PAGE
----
The ‘best benefits of the child’ standard are cherished in universal law as an essential consideration when settling on choices that influence children and in the national enactment in the UK Border Authority’s (UKBA) obligation to protect and advance the welfare of children (Braye, and Preston-Shoot, 2016). A series of studies have inferred that the UKBA does not assemble adequate data on the youngster’s best advantages to achieve educated choices on shelter claims, needs worry for setting up the child’s best advantages and neglects to finish formal ‘best advantages of the child evaluations’ when settling on choices on whether to allow UASC take off (Tipton, and Furmanek, 2016).

Unaccompanied asylum-seeking children and children’s social care services

Once in the past acknowledged as UASC, unaccompanied children’ privileges are the same as native children and they will be accommodated as a ‘taken care of youngster’ under the Children Act 1989. Previously, some local authorities gave supervisions to UASC as ‘children in require’ (under Section 17 of the Children Act 1989 which puts an obligation on the LA to protect and advance the welfare of children) (Linton, Kennedy, Shapiro, and Griffin, 2018). Offering services under this area of the Children Act, as opposed to the more complete arrangement for cared for children in Section 20 (which puts an obligation on the LA to help the child), had the impact of prohibiting UASC from qualifications to Leaving Care benefits under the Children Leaving Care Act (2000), which is just accessible to children who have been formally ‘taken care of’ (under Section 20, Children Act 1989) (Chase, 2013, pp.866).

Eide, and Hjern, (2013, pp.666) noticed that under these practices some unaccompanied young people were removed from full access to services and were probably going to get poorer services than their national companions. Nonetheless, recent researches and case laws has changed this position and the assumption are present that unaccompanied young people will be accommodated under Section 20 and therefore qualified for full help under the CLCA 2000, irrespective of the area of the Children Act benefits they have attained (Majumder, et.al, 2015, pp.134). This speaks to a critical progression in the treatment and assembling of UASC and has guaranteed that their qualification to the full scope of children’ services is guaranteed in law.

Under Section 20 of the Children Act 1989, UASC and are owed specific obligations from the local authority. The local authority has an obligation to help and suit UASC and also a broader obligation to defend and advance their welfare. An appraisal of their needs will be directed utilising the ‘System for the evaluation of children in requiring and their families’, albeit some consider that this structure is not completely versatile for the evaluation of UASC (Bradby, et.al, 2015). Following the appraisal, a care plan will be made which assesses settlement, financial aspects and more extensive help needs. The larger part of UASC is presently suited in child care. Figures for 2014 demonstrate that 61% 5 of UASC was put in child care, while 25% were set in free-living and 11% were put in private care (Sirriyeh, 2013, pp.12).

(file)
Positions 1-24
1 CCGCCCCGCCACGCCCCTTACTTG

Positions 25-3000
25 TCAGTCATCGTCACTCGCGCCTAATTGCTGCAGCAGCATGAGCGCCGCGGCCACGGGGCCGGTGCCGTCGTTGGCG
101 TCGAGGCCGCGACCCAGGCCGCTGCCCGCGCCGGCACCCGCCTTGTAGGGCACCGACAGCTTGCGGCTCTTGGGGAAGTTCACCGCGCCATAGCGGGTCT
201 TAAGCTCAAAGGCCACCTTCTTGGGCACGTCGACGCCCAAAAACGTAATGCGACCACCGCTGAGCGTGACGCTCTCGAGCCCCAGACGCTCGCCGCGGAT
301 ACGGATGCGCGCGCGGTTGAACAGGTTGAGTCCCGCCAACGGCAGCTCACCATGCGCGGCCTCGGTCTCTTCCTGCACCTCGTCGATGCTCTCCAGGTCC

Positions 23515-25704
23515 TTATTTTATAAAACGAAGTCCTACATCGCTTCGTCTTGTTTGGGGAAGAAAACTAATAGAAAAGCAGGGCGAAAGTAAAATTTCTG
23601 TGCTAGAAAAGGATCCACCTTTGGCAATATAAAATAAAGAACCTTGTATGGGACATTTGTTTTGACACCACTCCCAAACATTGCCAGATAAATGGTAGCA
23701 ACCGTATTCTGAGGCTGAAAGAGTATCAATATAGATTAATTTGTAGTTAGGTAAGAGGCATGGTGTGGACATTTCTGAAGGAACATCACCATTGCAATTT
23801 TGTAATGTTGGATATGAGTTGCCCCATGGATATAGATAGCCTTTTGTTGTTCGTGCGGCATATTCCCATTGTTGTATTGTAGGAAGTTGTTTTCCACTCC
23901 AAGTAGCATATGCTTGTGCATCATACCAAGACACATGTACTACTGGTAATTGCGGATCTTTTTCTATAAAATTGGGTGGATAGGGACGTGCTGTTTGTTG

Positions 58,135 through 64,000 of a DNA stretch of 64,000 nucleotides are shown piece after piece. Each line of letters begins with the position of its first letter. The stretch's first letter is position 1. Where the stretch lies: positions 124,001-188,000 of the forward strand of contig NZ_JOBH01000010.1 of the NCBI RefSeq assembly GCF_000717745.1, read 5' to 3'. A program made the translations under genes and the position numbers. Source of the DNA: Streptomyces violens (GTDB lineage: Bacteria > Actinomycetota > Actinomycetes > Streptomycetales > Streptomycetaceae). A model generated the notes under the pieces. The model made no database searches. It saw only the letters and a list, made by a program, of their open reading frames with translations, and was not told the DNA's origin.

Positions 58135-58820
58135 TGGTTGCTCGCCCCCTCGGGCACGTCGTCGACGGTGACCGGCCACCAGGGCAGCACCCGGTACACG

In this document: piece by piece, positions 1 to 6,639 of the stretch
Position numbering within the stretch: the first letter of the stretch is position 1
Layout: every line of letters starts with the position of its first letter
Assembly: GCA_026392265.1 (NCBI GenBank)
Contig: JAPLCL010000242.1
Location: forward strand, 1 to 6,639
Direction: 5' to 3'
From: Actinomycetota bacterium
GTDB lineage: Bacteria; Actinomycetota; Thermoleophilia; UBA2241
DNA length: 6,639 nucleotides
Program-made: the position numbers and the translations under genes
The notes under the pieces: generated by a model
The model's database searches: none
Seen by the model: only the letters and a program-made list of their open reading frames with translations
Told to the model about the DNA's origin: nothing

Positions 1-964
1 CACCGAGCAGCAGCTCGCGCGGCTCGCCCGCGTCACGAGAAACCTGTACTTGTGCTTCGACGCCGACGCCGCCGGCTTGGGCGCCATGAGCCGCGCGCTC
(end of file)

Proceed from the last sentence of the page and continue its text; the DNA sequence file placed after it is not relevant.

Nonetheless, there is proof that development is benefited mainly for UASC who reach below the age of sixteen, and that the difference that are above this age will not be located in temporary care. Temporary care is usually measured to be an optimistic settlement selection which aids incorporation, mental health and scholastic attainment. Humphris, and Sigona, (2016) thorough review of temporary care for UASC emphasised its transformative possibility, but likewise elevated worries regarding the influence of contemporary funding cuts on UASC’s admittance to high quality situations.

While there have been some remarkable gains in the assurance of UASC over late years, and the legislature has emphasized its position that migration status ought not to influence the nature of help given to children, some disturbing variables remain. Linton, et.al, (2017) pointed out uncertainties 10 years ago regarding the rise of a two-tier scheme in which UASC were alienated from citizen young people. Regardless of the on-going legalised advances plan, there is as yet steady tension that the migration framework keeps on abrogating youngster welfare concerns. The privileges of children (specifically uprooted and displaced person children) are set up inside the UK and universal law and supported by worldwide children’ rights talks and the expert estimations of the professionals who execute strategies to ensure the welfare of children (Allsopp, et.al, 2014).